To get the 2100/7 to output at its max you need to plug both cables into separate outlets otherwise your limited to 1440W total or 205w max over the seven channels. Setting aside the 8th channel and dynamic handling for now, the axiom design will actually output more than the 205w max because of its ability to draw more power out of the line, supposedly up to 285w per channel all driven.

It is rare though that all channels are driven simultaneously at the same power levels and that is where the Axiom really shows its technological advantage. If needed the Axiom can direct over a kilowatt of energy into any channel. It achieves that because of how its switching circuits can route power from its 85v+ powerrails and single massive (over 1600kva !) transformer. With that much power on tap this amp will clip under only the most massive loads and demands. Despite all my attempts one afternoon with no one home, I could not get the 1400-8 to clip. One thing about monos the size of Sherbourne is that they will clip in demanding scenes or in complex musical passages.

Another main difference, aside from the Axiom being half the size and weight and running much cooler, arises from the much faster response time of the a-1400-8. AB designs take longer to ramp up and down whereby a fast switching type D amp will respond much faster to power demands. What also helps make it so fast, is the way the 1400-8 has 4 x 33000 mfd caps repowering smaller 4 x 2000 mfd caps as they drain.

Slew rate can be measured several ways but the Axiom weighs in at around 8V/ms while the Sherbourne is a bit over half that rate or 4-5V/ms. I know some folks think that its inconsequential but amp designers sweat for months trying to get amps to respond as quickly as possible since it impacts dynamic presentation and how loud and sharp transients will sound.

Where I believe the Sherbourne and monos in general have an advantage is that there is zero crosstalk associated with them. Any amp with a single transformer will have some level of channel crosstalk though in the Axiom it is well in the inaudible region. Some would argue that there is more crosstalk in the DSP circuits of a processor but the less the better. The other stat I pay close attention to is signal to noise and both amps have great specs. "

John
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post #25 of 87 Old 03-03-2008, 06:26 AM
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Quote:
Originally Posted by jakeman View Post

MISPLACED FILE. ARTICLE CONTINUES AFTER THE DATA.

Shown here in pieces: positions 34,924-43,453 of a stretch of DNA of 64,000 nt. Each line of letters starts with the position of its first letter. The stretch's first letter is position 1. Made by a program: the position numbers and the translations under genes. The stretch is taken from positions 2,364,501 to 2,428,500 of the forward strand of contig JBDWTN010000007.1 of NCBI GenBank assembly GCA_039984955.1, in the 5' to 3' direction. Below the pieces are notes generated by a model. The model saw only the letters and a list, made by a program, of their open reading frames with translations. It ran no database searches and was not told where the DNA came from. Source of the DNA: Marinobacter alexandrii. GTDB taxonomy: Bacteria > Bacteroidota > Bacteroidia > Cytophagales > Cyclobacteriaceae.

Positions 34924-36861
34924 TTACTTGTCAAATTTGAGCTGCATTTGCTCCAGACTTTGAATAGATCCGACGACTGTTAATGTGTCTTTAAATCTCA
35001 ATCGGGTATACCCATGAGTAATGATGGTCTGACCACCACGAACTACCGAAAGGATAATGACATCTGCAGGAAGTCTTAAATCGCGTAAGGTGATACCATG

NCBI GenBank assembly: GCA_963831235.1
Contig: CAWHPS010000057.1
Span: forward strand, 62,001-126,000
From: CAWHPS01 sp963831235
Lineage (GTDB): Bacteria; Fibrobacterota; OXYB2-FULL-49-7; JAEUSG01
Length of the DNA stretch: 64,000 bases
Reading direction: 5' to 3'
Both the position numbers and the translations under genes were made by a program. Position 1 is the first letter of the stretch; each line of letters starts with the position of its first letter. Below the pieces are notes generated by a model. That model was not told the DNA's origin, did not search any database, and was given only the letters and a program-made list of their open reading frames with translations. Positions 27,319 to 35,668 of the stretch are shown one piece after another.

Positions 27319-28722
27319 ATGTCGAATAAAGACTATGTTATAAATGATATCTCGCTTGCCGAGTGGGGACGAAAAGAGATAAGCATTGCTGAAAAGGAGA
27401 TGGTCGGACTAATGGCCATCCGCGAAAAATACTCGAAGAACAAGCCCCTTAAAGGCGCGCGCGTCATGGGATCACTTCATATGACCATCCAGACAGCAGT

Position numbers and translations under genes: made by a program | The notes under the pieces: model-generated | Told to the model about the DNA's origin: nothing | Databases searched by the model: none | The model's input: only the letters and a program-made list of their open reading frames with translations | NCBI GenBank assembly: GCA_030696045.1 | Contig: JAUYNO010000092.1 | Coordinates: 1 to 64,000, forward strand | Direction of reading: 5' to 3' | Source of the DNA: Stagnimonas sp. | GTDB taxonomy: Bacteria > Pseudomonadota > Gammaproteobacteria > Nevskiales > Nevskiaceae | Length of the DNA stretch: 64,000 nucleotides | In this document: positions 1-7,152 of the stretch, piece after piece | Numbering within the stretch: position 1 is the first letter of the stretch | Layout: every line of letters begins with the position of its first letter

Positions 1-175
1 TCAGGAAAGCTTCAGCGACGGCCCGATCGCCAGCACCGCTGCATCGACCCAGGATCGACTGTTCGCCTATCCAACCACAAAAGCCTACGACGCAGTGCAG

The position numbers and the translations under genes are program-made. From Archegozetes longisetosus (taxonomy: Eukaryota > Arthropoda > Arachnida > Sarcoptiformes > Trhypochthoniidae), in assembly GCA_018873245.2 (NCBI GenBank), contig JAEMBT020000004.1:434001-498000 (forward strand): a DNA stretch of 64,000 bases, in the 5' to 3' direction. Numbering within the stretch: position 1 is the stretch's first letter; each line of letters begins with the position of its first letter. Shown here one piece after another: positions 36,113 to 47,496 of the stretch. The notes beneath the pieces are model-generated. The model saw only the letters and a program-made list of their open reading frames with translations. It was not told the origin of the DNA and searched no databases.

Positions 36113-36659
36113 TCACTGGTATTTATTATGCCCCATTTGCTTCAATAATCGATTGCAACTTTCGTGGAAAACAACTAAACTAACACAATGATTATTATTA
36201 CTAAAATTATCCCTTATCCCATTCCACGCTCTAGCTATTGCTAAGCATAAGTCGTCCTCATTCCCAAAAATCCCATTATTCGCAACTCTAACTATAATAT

Slew rate can be measured several ways but the Axiom weighs in at around 8V/ms while the Sherbourne is a bit over half that rate or 4-5V/ms. I know some folks think that its inconsequential but amp designers sweat for months trying to get amps to respond as quickly as possible since it impacts dynamic presentation and how loud and sharp transients will sound.

I thought the Axiom as higher than 8V? My Sunfire is 14 v/usec. What is required to produce accurate transients?

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post #26 of 87 Old 03-03-2008, 07:03 AM
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That depends on the overall parameters and design of the amp of which the slew rate is just one measurement. You'll get different answers but my rule of thumb is to have at least 6V/us for an AB amp. The higher the amplifier power, the higher the slew rate must be to obtain the same power bandwidth.

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post #27 of 87 Old 03-03-2008, 07:21 AM
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Quote:
Originally Posted by jakeman View Post


I presume you have heard the 1400-8 and compared it to other amps to make such bold statements regarding sound quality.

If you will re-read my post you will see I said zero about the Axiom amp sound quality. I said a high powered amp that does not also have high quality sound is no bargain, and how can anyone interested in good sound disagree?

As for Axiom using Bryston technology - why? AFAIK Bryston has never built a digital or switching amp, and also AFAIK has never dabbled in that technology. While I always enjoy a chance to audition new audio gear, I doubt if the Axiom amp will visit my rack anytime soon, in part because I am quite happy with my current amps (Innersound ESL and Sherwood Newcastle A-965) in terms of both power and sound quality. But I look forward to reading some professional reviews on the Axiom amp - has anyone seen one yet? BTW, here is a link to information to consider before investing in Class D amps: